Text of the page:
When a good in-home caregiver loses enthusiasm, how can I get her back on board?

4 answers | Last updated: Dec 02, 2016
A fellow caregiver asked...

My mom's in-home caregiver is a good person. She's reliable and works hard, and the two of them get along well. But lately, after almost a year on the job, she seems less upbeat and enthusiastic. When I ask if everything is OK, she says it is. Any ideas?


Expert Answers

Peter Notarstefano is the director of Home and Community-Based Services for the American Association of Homes and Services for the Aging, an umbrella organization of nonprofit nursing homes and adult day care centers.

You're doing the right thing by asking your parent's in-home caregiver how she feels. Being honest and direct is the best way to encourage a caregiver to be the same way with you.

Burnout is common among caregivers, as it's a demanding profession. Ask yourself a few questions: Is your parent's caregiver overworked? Are you asking for too much work or too many hours? Is your caregiver underworked, bored, or not making enough money to make ends meet? Does your caregiver feel respected and treated like a professional?

Talk these matters over with your parent's caregiver in as neutral a way as you can. If someone is working out well, it helps everyone -- you, your parent, and the caregiver -- to keep things running smoothly by making adjustments as needed.

Perhaps you need to cut down on work hours, review job tasks, or add a second or third caregiver to the mix. Is your caregiver doing more housecleaning or personal care than she anticipated? This is a good time to update your parent's needs and the tasks your caregiver is willing to do.

If your caregiver is bored, your parent might be, too. Plan more outings or activities that break the monotony for both of them, like seeing movies, concerts, or plays, or going shopping or to restaurants. Of course, the ability to do this depends on your parent's condition, but even simple trips or walks can be stimulating.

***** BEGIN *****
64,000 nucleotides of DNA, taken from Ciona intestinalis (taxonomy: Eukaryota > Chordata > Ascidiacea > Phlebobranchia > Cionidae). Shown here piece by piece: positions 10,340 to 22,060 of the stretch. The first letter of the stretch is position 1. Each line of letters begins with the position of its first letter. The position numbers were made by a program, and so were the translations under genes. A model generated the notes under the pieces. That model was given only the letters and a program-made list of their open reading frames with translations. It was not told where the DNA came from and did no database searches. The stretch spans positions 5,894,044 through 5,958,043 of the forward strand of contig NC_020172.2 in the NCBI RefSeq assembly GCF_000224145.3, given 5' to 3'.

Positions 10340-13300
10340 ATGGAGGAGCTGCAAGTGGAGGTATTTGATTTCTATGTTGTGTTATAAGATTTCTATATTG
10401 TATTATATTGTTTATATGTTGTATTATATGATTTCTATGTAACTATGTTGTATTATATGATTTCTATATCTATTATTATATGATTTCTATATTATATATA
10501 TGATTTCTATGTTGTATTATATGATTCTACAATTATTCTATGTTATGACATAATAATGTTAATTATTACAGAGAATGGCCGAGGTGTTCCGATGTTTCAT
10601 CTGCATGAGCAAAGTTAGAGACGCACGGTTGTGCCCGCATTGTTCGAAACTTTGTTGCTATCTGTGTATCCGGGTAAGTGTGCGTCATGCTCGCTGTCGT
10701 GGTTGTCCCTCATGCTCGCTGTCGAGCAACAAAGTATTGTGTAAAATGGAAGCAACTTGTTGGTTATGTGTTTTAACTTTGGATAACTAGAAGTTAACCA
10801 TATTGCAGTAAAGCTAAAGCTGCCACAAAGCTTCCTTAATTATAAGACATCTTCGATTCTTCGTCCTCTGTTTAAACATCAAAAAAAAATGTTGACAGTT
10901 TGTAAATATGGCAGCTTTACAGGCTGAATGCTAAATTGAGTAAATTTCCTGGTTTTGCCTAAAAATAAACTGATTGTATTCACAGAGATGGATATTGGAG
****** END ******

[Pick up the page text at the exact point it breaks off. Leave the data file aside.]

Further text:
If your parent's caregiver isn't getting enough hours to make a sufficient income, she could be worried or depressed. If the caregiver is from an agency, talk to agency staff about the situation. Maybe there are ways for her to add hours by working with another client. If you've hired an independent caregiver, maybe you can help her get more work hours. Spread the word among friends. Perhaps you can increase her salary, even a little.


Community Answers

Ginnilee answered...

I also suggest finding a substitute so the caregiver can take a long vacation- burnout's easy, and most caregivers try to do more than they really have the energy for and/or just need a break! I speak from personal experience as a caregiver for my mom, who's now in Alzheimer's care. <>


Alzheimer's symptom: answered...

We paid our professional caregiver more than she asked. She was always happy to offer extra hours, work part-time on holidays, and step in when not scheduled.


Misty0072 answered...

Yes burnout is so easy, my job ended Friday after he passed but I took care of him and his wife for eight months then him up until this last Friday, im grieving you grow attached living in, I had no support no time off , she had metastic breast cancer that had spread and he had parkinsons, im truly just lost im burntout still you don't leave these jobs feeling better I wish I knew the answer to feel better, I guess time heals everything